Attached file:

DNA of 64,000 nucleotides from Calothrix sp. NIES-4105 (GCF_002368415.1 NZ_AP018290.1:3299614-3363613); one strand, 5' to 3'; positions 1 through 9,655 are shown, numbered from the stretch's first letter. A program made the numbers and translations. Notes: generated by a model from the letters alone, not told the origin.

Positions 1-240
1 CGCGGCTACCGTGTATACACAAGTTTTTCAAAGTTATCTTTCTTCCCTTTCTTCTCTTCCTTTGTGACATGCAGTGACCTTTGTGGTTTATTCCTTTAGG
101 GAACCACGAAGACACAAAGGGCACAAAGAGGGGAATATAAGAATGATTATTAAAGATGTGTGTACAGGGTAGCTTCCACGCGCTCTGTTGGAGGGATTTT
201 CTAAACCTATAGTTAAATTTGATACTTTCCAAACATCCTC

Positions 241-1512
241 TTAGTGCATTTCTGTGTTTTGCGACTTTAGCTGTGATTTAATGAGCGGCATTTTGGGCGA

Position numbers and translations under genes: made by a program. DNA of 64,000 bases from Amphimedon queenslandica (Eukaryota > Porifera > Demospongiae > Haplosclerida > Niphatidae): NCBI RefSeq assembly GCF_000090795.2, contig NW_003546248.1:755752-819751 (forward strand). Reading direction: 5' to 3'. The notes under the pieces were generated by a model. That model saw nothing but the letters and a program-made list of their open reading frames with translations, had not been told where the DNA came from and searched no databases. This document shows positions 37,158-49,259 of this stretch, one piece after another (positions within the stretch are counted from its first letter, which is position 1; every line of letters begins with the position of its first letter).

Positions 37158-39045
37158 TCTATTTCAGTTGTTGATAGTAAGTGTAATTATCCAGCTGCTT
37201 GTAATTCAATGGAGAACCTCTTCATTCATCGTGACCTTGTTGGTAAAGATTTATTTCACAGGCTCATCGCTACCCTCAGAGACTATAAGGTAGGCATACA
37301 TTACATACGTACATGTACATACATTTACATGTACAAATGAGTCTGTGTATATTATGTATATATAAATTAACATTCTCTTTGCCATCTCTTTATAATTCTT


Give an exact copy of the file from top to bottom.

DNA of 64,000 nucleotides from Calothrix sp. NIES-4105 (GCF_002368415.1 NZ_AP018290.1:3299614-3363613); one strand, 5' to 3'; positions 1 through 9,655 are shown, numbered from the stretch's first letter. A program made the numbers and translations. Notes: generated by a model from the letters alone, not told the origin.

Positions 1-240
1 CGCGGCTACCGTGTATACACAAGTTTTTCAAAGTTATCTTTCTTCCCTTTCTTCTCTTCCTTTGTGACATGCAGTGACCTTTGTGGTTTATTCCTTTAGG
101 GAACCACGAAGACACAAAGGGCACAAAGAGGGGAATATAAGAATGATTATTAAAGATGTGTGTACAGGGTAGCTTCCACGCGCTCTGTTGGAGGGATTTT
201 CTAAACCTATAGTTAAATTTGATACTTTCCAAACATCCTC

Positions 241-1512
241 TTAGTGCATTTCTGTGTTTTGCGACTTTAGCTGTGATTTAATGAGCGGCATTTTGGGCGA

Position numbers and translations under genes: made by a program. DNA of 64,000 bases from Amphimedon queenslandica (Eukaryota > Porifera > Demospongiae > Haplosclerida > Niphatidae): NCBI RefSeq assembly GCF_000090795.2, contig NW_003546248.1:755752-819751 (forward strand). Reading direction: 5' to 3'. The notes under the pieces were generated by a model. That model saw nothing but the letters and a program-made list of their open reading frames with translations, had not been told where the DNA came from and searched no databases. This document shows positions 37,158-49,259 of this stretch, one piece after another (positions within the stretch are counted from its first letter, which is position 1; every line of letters begins with the position of its first letter).

Positions 37158-39045
37158 TCTATTTCAGTTGTTGATAGTAAGTGTAATTATCCAGCTGCTT
37201 GTAATTCAATGGAGAACCTCTTCATTCATCGTGACCTTGTTGGTAAAGATTTATTTCACAGGCTCATCGCTACCCTCAGAGACTATAAGGTAGGCATACA
37301 TTACATACGTACATGTACATACATTTACATGTACAAATGAGTCTGTGTATATTATGTATATATAAATTAACATTCTCTTTGCCATCTCTTTATAATTCTT